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This publication is available at https://www.gov.uk/government/publications/regulation-of-veterinary-medicines-if-theres-no-brexit-deal/regulation-of-veterinary-medicines-if-theres-no-brexit-deal
A scenario in which the UK leaves the EU without agreement (a ‘no deal’ scenario) remains unlikely given the mutual interests of the UK and the EU in securing a negotiated outcome.
Negotiations are progressing well and both we and the EU continue to work hard to seek a positive deal. However, it’s our duty as a responsible government to prepare for all eventualities, including ‘no deal’, until we can be certain of the outcome of those negotiations.
For two years, the government has been implementing a significant programme of work to ensure the UK will be ready from day 1 in all scenarios, including a potential ‘no deal’ outcome in March 2019.
It has always been the case that as we get nearer to March 2019, preparations for a no deal scenario would have to be accelerated. Such an acceleration does not reflect an increased likelihood of a ‘no deal’ outcome. Rather it is about ensuring our plans are in place in the unlikely scenario that they need to be relied upon.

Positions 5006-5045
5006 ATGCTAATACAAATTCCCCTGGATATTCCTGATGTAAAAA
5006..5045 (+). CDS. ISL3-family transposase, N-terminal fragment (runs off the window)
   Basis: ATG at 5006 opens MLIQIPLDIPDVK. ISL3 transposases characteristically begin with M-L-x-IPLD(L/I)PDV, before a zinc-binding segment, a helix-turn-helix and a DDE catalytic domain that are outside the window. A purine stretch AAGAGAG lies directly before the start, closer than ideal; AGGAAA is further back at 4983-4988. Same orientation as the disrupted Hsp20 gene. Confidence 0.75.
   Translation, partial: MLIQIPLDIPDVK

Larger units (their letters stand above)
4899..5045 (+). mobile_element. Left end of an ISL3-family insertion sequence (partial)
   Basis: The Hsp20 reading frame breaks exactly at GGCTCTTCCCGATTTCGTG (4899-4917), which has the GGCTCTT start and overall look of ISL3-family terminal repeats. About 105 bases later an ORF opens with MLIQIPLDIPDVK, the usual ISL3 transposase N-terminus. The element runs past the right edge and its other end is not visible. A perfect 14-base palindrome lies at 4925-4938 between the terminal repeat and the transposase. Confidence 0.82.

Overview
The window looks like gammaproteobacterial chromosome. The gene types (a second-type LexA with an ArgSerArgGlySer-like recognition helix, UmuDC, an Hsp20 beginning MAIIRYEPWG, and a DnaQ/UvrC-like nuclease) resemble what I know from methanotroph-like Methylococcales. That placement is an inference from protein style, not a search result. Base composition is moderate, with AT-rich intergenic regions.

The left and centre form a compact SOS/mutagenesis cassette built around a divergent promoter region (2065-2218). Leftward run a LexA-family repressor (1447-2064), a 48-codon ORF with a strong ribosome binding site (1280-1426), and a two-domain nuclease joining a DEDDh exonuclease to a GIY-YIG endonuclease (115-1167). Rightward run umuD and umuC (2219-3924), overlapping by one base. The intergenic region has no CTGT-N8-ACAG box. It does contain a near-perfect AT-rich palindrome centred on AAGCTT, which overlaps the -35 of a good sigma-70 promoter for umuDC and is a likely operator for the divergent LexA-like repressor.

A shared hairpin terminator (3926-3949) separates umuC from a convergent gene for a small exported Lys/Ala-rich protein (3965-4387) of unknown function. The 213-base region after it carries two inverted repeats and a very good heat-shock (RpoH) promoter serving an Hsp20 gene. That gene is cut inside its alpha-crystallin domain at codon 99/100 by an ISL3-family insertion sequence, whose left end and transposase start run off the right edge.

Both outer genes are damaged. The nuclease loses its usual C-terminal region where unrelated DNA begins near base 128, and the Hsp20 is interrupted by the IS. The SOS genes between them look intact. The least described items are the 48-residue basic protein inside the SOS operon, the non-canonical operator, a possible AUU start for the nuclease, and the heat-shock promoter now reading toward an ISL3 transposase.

This series of technical notices sets out information to allow businesses and citizens to understand what they would need to do in a ‘no deal’ scenario, so they can make informed plans and preparations.
This guidance is part of that series.
Also included is an overarching framing notice explaining the government’s overarching approach to preparing the UK for this outcome in order to minimise disruption and ensure a smooth and orderly exit in all scenarios.
We are working with the devolved administrations on technical notices and we will continue to do so as plans develop.
The purpose of this notice is to outline the arrangements that would come into force to regulate veterinary medicines in the unlikely event the UK leaves the EU on 29 March 2019 with no agreement in place, with specific reference to:
- Marketing Authorisation Holder (MAH) - legal presence requirements